Howard D. Weinbrot here collects thirteen of his most important essays on Restoration and eighteenth-century British satire. Divided into sections on 'contexts' and 'texts', the essays range widely and deeply across the spectrum of satiric kinds, satirists, satires, and scholarly and critical problems. In 'Contexts', Professor Weinbrot discusses the pattern of formal verse satire of blame and praise popularized by Dryden in 1693 and influential throughout the next century, challenges the traditional view that Hprace and 'Augustanism' define eighteenth-century satire, and focuses on the vexed question of whether there was indeed a 'persona' or theory of masking at work in eighteenth-century satire. In 'Texts' he deals with several of the most important verse satirists and satires of the period and closely analyses them within their historical and artistic frameworks. Clearly written, learned, and often witty, this book is committed to critical inquiry that respects the integrity of its texts. It also emphasized the breadth of context that enriches our understanding of satire and the relationships among the nurturing culture, the producing poet, the poem producers, and the poem as received in its age.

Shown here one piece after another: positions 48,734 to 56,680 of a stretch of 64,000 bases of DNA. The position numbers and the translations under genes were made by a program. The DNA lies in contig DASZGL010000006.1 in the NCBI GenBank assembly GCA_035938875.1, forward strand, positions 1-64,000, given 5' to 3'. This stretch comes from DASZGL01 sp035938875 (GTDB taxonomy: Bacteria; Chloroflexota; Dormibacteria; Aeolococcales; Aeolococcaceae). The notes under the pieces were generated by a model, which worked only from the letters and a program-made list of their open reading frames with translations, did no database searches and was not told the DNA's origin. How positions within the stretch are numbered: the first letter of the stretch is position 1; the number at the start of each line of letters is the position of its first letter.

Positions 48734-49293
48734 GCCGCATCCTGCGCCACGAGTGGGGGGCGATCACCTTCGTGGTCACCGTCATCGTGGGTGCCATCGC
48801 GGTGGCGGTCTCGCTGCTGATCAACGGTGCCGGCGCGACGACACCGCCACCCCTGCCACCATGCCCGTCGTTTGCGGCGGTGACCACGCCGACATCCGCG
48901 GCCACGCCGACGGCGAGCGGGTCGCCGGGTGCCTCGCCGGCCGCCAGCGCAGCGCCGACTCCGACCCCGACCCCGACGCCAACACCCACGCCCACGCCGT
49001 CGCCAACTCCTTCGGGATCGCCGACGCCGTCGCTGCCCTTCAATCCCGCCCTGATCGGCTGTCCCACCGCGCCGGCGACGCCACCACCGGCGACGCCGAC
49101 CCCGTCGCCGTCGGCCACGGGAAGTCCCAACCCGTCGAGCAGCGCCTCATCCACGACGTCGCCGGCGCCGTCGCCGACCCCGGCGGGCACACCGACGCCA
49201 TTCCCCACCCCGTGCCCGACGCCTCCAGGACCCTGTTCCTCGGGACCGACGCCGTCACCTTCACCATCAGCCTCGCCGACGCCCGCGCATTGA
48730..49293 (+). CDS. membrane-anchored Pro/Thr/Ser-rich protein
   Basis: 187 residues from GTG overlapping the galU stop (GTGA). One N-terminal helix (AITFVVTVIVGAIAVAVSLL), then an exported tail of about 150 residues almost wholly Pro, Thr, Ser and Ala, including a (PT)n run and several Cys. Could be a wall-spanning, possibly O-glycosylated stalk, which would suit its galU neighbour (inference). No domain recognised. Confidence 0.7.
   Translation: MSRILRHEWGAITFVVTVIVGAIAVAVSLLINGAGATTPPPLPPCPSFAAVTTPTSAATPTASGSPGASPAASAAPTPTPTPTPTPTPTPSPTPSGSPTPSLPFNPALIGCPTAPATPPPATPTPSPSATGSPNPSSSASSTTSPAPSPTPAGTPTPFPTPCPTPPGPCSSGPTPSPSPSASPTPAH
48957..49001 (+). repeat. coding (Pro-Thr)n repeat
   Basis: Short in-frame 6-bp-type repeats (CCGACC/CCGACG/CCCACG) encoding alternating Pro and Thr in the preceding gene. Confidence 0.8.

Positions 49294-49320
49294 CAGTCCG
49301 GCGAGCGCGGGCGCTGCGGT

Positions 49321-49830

|Publisher:||Cambridge University Press|
|Product dimensions:||5.98(w) x 8.98(h) x 0.63(d)|
Table of Contents
Preface; Acknowledgments; List of abbreviations; Introduction: the achievement of Dryden's 'Discourse on Satyr'; Part I. Contexts: 1. The pattern of formal verse satire in the Restoration and the eighteenth century; 2. History, Horace and Augustus Caesar: some implications for eighteenth-century satire; 3. Masked men and satire and Pope: towards an historical basis for the eighteenth-century persona; Part II. Texts: 4. The swelling volume: the apocalyptic satire of Rochester's Letter from Artemisia in the Town to Chloe in the Country; 5. The 'Allusion to Horace': Rochester's imitative mode; 6. 'Natures holy bands' in Absalom and Achitophel: fathers and sons, satire and change; 7. The Rape of the Lock and the contexts of warfare; 8. 'Such as Sir Robert would approve'? Answers to Pope's answer from Horace; 9. The conventions of classical satire and the practice of Pope; 10. Persius, the opposition to Walpole, and Pope; 11. Johnson's London and Juvenal's third satire: the country as 'ironic' norm; 12. No 'mock debate': questions and answers in The Vanity of Human Wishes; 13. Pope, his successors, and the dissociation of satiric sensibility: an hypothesis; Notes; Index.